It’s been months of discussions and budgeting, but finally your organization is ready to pull the trigger on a new piece of software that’ll make everything better. Guess what, that’s not the only thing you’ll need.
More than software, you’ll need people to use it.
If you build it, they will come works with physical infrastructure where people see it everyday, but digital infrastructure isn’t something people see everyday. It is only visible if it has advertising, word-of-mouth, or if its the only solution. When building customer-centric software, sales & marketing are essential to its success. But what if you’re building something to increase operational efficiency?
Years ago, I worked for a small company where we wrote our hours on paper timesheets and kept inventory more or less in our warehouse manager’s mind. When he went on vacation, I shifted to a digital solution because I was the young tech nerd. I spent his two weeks off taking pictures of everything, cataloguing locations, amounts, cross-referencing with manufacturer information, and sharing access to this database with our company. When my manager got back from vacation, he thought it was so neat that everyone knew how much we had of what!
Our sales team could efficiently pitch cheaper solutions for small projects with scrap materials only our warehouse manager knew about beforehand. It was a game-changer. But over the next few months, whenever I was not at work (I was in school at the time), it all fell into a state of disrepair. I learned the most important lesson about software: coding is only as good as adoption of the software.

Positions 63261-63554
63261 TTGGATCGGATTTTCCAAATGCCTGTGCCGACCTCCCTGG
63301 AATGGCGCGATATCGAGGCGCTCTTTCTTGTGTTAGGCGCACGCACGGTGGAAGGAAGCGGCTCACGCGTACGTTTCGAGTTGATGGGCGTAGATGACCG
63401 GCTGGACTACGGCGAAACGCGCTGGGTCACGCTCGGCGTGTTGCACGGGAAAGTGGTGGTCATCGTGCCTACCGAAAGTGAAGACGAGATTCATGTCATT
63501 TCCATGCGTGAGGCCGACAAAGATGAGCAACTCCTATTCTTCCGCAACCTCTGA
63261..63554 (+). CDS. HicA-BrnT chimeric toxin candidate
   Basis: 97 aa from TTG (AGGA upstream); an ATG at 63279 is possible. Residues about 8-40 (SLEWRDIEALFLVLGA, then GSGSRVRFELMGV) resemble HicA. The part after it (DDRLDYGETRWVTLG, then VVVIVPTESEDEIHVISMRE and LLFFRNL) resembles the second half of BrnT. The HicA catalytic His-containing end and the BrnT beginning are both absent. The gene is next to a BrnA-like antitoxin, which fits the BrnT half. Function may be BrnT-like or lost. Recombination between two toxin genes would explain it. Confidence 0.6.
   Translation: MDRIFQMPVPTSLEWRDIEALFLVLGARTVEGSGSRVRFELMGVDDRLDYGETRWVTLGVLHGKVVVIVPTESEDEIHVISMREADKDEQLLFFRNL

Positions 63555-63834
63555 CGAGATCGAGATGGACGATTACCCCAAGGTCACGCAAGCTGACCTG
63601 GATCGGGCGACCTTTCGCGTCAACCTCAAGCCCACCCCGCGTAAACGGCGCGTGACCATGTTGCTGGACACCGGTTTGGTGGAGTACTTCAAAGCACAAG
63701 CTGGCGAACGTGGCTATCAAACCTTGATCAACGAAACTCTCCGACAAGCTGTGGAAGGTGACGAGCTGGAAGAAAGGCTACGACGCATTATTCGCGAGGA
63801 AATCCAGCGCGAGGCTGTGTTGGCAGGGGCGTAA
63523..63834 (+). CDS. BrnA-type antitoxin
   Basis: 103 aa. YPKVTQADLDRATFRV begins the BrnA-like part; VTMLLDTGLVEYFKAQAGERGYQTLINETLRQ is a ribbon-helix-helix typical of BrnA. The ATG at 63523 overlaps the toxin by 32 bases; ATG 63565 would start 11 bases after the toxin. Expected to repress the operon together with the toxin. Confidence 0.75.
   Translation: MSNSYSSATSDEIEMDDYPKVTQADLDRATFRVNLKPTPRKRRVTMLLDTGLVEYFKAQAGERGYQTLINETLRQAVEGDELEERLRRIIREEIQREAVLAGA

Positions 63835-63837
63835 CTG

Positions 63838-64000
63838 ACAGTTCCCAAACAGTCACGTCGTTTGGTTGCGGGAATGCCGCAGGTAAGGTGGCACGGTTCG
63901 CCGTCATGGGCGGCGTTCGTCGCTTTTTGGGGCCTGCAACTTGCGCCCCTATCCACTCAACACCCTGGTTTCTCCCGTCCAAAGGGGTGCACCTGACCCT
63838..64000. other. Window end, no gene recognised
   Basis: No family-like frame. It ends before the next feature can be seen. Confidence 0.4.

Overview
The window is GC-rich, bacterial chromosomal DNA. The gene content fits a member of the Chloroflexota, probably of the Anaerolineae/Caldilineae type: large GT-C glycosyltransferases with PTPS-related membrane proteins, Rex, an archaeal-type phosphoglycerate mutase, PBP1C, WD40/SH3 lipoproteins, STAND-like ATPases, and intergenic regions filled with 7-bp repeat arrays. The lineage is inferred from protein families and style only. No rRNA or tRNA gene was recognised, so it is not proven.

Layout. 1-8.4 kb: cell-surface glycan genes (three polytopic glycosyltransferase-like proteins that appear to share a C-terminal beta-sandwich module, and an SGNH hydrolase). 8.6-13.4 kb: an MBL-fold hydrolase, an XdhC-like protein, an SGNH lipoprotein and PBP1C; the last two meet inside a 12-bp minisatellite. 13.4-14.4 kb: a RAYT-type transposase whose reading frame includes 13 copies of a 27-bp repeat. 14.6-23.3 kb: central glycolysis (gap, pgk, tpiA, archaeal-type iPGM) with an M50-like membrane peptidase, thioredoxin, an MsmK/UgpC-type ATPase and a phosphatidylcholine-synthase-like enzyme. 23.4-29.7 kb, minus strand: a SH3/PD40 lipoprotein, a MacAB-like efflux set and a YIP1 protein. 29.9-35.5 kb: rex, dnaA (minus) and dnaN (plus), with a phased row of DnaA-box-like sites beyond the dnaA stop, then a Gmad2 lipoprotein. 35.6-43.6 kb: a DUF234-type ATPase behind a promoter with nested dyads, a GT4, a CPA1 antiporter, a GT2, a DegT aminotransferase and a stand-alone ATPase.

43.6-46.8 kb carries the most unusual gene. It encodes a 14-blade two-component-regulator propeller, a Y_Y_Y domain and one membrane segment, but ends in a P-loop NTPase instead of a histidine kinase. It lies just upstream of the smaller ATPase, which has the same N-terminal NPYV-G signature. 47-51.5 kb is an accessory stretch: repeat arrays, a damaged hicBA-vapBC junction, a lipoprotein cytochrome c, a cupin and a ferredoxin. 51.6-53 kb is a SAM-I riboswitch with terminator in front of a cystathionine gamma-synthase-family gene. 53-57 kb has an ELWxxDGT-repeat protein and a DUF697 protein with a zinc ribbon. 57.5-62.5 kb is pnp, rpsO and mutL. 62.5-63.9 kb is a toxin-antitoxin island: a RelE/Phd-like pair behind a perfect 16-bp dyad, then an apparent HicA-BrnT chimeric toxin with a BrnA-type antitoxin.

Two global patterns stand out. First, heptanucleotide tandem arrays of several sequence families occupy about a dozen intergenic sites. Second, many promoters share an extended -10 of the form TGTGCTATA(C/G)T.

Getting people to use the software we build takes effort and time because it often involves changing peoples’ everyday behaviours. Sometimes they’ve been at it for so long that they’re stuck in their ways.
So here are a few behavioural science techniques for getting your team to adopt a new tool;
1. Establish trusted people to lead the change
2. Use incentives if you want short-term changes
3. Change hearts & minds if you want long-term adoption
4. Explain the value of it
5. Avoid controlling people
6. Offer choice
7. Use existing motivation as a launchpad
Establishing trusted people to lead the change begins with that important word: Trust. If your team doesn’t trust you, you’ll be forcing something upon them. And that is the one true form of reverse psychology that’s been found in behavioural science. When someone feels they have freedom to set their own course but they are forced to do something in the area they felt control, they will react by trying to get their feeling of freedom back.